Giant fern Lophosoria quadripinnata

👤 Non-toxic to humans
🐾 Non-toxic to pets
🌸 Not blooming
🍪 Not edible
‍🌱 Hard-care
diamondleaf fern


The plant known commonly as the giant chain fern possesses a distinctive and impressive look characterized by its large, spreading fronds. These fronds are divided, resembling broad, slightly drooping leaves with a deep green shade that can bring a lush appearance to any area where they grow. As the name suggests, they have a chain-like pattern due to the arrangement of the leaflets, which are further subdivided into smaller segments, lending a feathery texture to the fronds. The stems, holding the fronds, are sturdy and may also catch the eye with their reddish or brownish scales that provide a striking contrast against the greenery. The overall aspect of the giant chain fern is one of grandeur and beauty, making it a dramatic addition to gardens and natural landscapes alike.

Plant Info
Common Problems

About this plant

  • memoNames

    • Family


    • Synonyms

      Giant Chain Fern, Tailed Tree Fern, Broad Beech Fern, Cuatro Filos

    • Common names

      Alsophila cuadripinnata, Cyathea quadripinnata, Hemitelia quadripinnata, Lophosoria quadripinnata.

  • skullToxicity

    • To humans

      Lophosoria quadripinnata, commonly known as the giant chain fern, is not widely recognized as a toxic plant to humans. There is no substantial evidence or well-documented cases of poisoning from ingesting or coming into contact with this fern. However, as with many plants, it is still advisable to avoid ingestion and to exercise caution, as individual allergic reactions or sensitivities cannot be completely ruled out. If a person suspects poisoning from any plant, they should seek medical attention.

    • To pets

      The giant chain fern is not typically known to be toxic to pets. There are no specific symptoms of poisoning associated with this plant, as it is not generally recognized as a poisonous species to animals. Nevertheless, it's important to monitor pets and prevent them from eating plants, as they might have individual reactions or the plants could lead to gastrointestinal upset due to the non-digestible nature of some plant material. If a pet owner suspects their animal is suffering from an adverse reaction to any plant, they should consult a veterinarian.

  • infoCharacteristics

    • Life cycle


    • Foliage type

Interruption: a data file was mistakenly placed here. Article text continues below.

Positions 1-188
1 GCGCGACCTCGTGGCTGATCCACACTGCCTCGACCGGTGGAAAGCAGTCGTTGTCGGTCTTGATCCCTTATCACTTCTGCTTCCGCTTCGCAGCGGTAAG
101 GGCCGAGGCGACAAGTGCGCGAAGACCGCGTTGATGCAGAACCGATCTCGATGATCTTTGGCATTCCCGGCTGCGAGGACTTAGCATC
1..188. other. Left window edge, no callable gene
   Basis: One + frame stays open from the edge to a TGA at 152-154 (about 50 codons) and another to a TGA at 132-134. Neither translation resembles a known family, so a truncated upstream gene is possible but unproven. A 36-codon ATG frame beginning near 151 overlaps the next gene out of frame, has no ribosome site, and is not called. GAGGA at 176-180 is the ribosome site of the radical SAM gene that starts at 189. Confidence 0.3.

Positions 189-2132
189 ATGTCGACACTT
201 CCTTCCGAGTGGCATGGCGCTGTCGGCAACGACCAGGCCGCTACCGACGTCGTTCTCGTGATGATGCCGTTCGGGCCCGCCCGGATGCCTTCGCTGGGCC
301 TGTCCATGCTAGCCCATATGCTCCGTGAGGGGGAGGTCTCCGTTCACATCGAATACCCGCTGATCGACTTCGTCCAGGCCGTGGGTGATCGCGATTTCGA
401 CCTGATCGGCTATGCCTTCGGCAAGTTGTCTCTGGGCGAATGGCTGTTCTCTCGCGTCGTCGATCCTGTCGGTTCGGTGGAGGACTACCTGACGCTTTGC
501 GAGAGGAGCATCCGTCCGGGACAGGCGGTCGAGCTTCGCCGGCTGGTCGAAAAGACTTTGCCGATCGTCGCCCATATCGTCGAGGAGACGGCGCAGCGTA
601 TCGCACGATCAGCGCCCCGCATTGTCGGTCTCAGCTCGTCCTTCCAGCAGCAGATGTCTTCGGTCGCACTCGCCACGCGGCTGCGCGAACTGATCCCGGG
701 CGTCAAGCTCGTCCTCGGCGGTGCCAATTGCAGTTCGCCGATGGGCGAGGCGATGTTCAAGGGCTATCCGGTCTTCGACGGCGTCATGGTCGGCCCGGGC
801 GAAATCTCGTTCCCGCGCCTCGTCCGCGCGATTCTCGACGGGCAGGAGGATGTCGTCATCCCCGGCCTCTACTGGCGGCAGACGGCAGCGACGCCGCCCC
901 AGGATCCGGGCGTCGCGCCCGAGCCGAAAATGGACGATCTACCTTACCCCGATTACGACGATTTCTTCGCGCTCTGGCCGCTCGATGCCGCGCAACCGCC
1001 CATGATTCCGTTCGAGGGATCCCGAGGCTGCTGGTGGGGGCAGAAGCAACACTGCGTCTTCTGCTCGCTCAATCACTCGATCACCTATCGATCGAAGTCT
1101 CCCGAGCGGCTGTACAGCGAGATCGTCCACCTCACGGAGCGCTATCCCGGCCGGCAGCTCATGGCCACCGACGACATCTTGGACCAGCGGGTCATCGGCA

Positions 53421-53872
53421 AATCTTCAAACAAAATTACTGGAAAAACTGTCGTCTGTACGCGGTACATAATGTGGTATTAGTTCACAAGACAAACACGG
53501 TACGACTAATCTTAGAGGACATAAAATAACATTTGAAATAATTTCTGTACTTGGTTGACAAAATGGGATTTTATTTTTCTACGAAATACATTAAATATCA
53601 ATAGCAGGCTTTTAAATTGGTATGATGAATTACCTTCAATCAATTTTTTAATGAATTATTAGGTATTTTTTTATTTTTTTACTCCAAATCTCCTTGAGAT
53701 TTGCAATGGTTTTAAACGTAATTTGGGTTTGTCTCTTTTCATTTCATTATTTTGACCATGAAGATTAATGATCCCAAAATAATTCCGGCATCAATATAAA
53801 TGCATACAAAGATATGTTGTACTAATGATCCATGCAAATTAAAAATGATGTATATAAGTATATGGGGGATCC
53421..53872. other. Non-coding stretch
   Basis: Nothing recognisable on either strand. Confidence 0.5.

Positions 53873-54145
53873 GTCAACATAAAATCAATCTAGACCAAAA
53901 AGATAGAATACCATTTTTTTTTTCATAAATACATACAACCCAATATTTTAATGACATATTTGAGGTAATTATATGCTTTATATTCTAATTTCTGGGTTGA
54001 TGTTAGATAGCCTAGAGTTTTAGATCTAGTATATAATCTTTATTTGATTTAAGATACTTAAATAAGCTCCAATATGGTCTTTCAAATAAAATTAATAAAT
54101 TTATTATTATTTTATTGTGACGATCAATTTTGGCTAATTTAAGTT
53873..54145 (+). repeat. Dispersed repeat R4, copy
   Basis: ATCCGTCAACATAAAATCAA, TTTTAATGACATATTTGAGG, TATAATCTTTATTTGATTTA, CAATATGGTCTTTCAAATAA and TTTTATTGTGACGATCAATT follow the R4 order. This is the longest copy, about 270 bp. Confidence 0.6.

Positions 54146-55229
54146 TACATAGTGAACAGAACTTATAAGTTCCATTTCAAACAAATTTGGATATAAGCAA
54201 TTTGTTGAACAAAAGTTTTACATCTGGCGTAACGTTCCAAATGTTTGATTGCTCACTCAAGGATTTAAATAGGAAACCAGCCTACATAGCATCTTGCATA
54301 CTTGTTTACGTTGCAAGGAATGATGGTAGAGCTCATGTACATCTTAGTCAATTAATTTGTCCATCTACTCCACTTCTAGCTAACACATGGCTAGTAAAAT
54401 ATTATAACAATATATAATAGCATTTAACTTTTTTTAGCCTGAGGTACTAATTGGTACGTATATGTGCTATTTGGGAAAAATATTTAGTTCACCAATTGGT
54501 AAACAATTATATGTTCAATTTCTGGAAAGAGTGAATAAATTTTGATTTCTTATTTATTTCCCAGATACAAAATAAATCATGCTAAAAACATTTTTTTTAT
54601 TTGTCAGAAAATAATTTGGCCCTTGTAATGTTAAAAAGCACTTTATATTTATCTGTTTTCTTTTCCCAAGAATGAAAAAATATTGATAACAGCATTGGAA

• Color of leaves


    • Height

      4-6 feet (1.2-1.8 meters)

    • Spread

      6-8 feet (1.8-2.4 meters)

    • Plant type


    • Hardiness zones


    • Native area

      Central and South America


  • money-bagGeneral Benefits

    • Ornamental Value: Lophosoria quadripinnata, also known as giant fern, adds aesthetic value to gardens and landscapes with its large, distinctive fronds.
    • Habitat Creation: It provides a natural habitat and shelter for wildlife in gardens and forested areas.
    • Soil Erosion Control: The giant fern's extensive root system helps stabilize soil and prevent erosion in areas where it is planted.
    • Ecological Balance: By being a part of native flora, it contributes to the maintenance of ecological balance and biodiversity.
    • Shade Provider: Its large size and broad fronds offer shade in gardens, which can be beneficial in creating microclimates for other plants.
    • Educational Interest: Due to its unusual size and growth patterns, it is of interest for educational purposes in botany and ecology.

  • medicalMedical Properties

    This plant is not used for medical purposes.

  • windAir-purifying Qualities

    This plant is not specifically known for air purifying qualities.

  • leavesOther Uses

    • Lophosoria quadripinnata, commonly known as the Giant Fern, has been used as a natural roofing material due to its large leaves, which provide an effective barrier against rainfall.
    • The Giant Fern's sturdy stems can be utilized for crafting garden stakes, supporting other plants as they grow.
    • The fibrous nature of the Giant Fern's roots allows them to be woven into baskets or mats, showcasing traditional craftsmanship.
    • The plant's ability to thrive in moist environments makes it an ideal candidate for creating natural bog gardens or water features.
    • The Giant Fern is sometimes used in educational settings to study the growth patterns and life cycle of primitive plant species.
    • Due to its impressive size and tropical appearance, the Giant Fern is a popular choice for use in thematic landscaping, such as creating a prehistoric or dinosaur garden.
    • The lush foliage of the Giant Fern provides a dense canopy, creating natural shade in gardens and public parks.
    • The fronds of the Giant Fern have been used in the art of flower arranging to add height and drama to large floral displays.
    • In sustainable living practices, the fallen fronds of the Giant Fern can be composted to enrich garden soil with organic matter.
    • Lophosoria quadripinnata is incorporated into living fences or hedges in some tropical regions, forming a natural boundary that is environmentally friendly.

Interesting Facts

  • bedFeng Shui

    The plant Lophosoria quadripinnata is not used in Feng Shui practice.

  • aquariusZodiac Sign Compitability